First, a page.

Heyl Royster

 


Heyl Royster

 

Combatting COVID-19: Enforcing Mandatory Vaccinations in the Workplace

12/22/20

Introduction

As 2020 nears its end, we remain hopeful that 2021 will bring a return to normalcy in the workplace. This year has certainly presented questions and challenges for Americans as we all felt the impact of the coronavirus pandemic. With the recent news that pharmaceutical companies Moderna and Pfizer have developed highly-effective COVID-19 vaccines that are now being distributed to Americans across the nation, many in the Midwest are wishing for some positive momentum as the region prepares itself to ring in the new year.

Even with the positive news, the development and distribution of the COVID-19 vaccines bring questions and challenges, several of which are pertinent to employers. One such question is whether employers may require and enforce mandatory COVID-19 vaccinations before entering the workplace.

The U.S. Equal Employment Opportunity Commission (EEOC) recently issued guidance to address this question. The guidance can be found here. This guidance essentially provides that an employer may require employees to obtain a COVID-19 vaccination or provide proof of a COVID-19 vaccination, with the exception of special circumstances. Employers who wish to adopt mandatory vaccination policies may be obligated to provide exemptions or accommodations to employees with religious objections to vaccines, pregnant workers, and employees with disabilities that may prevent them from obtaining a vaccination. Employers should also be mindful as to the types of questions that they can ask employees about their health and vaccination status and how they use the information obtained in response to those questions.

As with prior vaccinations, such as those for the influenza and H1N1 viruses, the EEOC considered the Americans with Disabilities Act (ADA), Title VII of the Civil Rights Act of 1964 (Title VII), and Title II of the Genetic Information Nondiscrimination Act (GINA) in issuing its COVID-19 guidance.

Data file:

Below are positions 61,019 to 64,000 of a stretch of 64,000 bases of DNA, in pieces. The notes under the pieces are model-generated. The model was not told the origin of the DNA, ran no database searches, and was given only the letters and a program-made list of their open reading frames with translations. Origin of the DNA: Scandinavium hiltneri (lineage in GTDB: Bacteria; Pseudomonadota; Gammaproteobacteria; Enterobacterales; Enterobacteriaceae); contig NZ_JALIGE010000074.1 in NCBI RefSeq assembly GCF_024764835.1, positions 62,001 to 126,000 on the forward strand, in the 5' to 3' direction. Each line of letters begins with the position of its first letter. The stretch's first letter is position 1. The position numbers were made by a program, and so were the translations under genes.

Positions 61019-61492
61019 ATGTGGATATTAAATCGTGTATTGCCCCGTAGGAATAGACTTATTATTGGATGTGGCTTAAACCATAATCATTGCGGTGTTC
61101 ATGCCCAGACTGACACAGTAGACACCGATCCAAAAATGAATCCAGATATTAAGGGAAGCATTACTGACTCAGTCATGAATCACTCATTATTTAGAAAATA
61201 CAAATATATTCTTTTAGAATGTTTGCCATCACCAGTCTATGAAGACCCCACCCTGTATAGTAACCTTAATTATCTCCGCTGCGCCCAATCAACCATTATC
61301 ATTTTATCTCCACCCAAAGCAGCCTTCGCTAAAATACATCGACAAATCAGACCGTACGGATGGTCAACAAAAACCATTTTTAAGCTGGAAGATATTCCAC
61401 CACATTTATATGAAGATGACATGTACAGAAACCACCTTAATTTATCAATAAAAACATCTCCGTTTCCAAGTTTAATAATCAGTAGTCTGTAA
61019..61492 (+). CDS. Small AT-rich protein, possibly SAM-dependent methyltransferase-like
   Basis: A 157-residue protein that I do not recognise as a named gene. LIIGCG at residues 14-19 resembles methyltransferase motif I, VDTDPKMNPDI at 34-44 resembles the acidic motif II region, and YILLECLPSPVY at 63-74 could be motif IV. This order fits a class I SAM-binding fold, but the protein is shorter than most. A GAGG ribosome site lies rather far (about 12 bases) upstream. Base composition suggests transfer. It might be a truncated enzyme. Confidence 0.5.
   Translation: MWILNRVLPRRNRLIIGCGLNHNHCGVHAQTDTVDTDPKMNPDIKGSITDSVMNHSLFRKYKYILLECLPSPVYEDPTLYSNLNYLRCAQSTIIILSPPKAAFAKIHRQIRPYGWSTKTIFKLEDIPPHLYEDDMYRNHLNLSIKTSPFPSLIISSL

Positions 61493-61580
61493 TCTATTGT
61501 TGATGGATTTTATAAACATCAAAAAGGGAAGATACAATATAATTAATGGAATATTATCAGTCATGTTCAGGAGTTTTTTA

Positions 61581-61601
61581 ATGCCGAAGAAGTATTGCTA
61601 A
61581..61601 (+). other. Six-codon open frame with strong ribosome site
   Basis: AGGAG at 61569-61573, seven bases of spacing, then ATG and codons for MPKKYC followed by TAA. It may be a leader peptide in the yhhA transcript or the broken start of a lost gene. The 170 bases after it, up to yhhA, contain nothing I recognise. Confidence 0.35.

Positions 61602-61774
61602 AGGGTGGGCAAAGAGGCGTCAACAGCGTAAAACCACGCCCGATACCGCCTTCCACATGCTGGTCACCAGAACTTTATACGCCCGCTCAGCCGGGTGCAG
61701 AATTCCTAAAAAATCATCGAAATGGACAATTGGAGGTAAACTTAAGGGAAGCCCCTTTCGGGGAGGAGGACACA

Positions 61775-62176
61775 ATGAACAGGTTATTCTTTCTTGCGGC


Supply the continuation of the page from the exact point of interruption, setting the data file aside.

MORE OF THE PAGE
Americans With Disabilities Act (ADA)

Generally, the ADA prohibits an employer from requiring a medical examination or making inquiries to elicit information about an employee’s disability unless the medical examination or inquiries are “job-related and consistent with a business necessity.” Any COVID-19 vaccinations that have been approved by the Food and Drug Administration (FDA) and administered to an employee by an employer or third party will not be considered “medical examinations” for purposes of the ADA. The EEOC reasoned that if a vaccine is administered by an employer or third party to an employee for protection against contracting COVID-19, “the employer is not seeking information about an individual’s impairment or current health status, and therefore, it is not a medical examination.”

Pre-screening vaccination questions may be subject to the ADA standards for disability-related inquiries because these inquiries are likely to elicit information from employees about a disability. Thus, employers will need to show that any pre-screening vaccination questions are “job-related and consistent with a business necessity.” To meet this standard, an employer will need to have a reasonable belief, based on objective evidence, that an employee who does not answer the pre-screening vaccination questions and does not receive a COVID-19 vaccination will pose a direct threat to the health or safety of her/himself and/or others.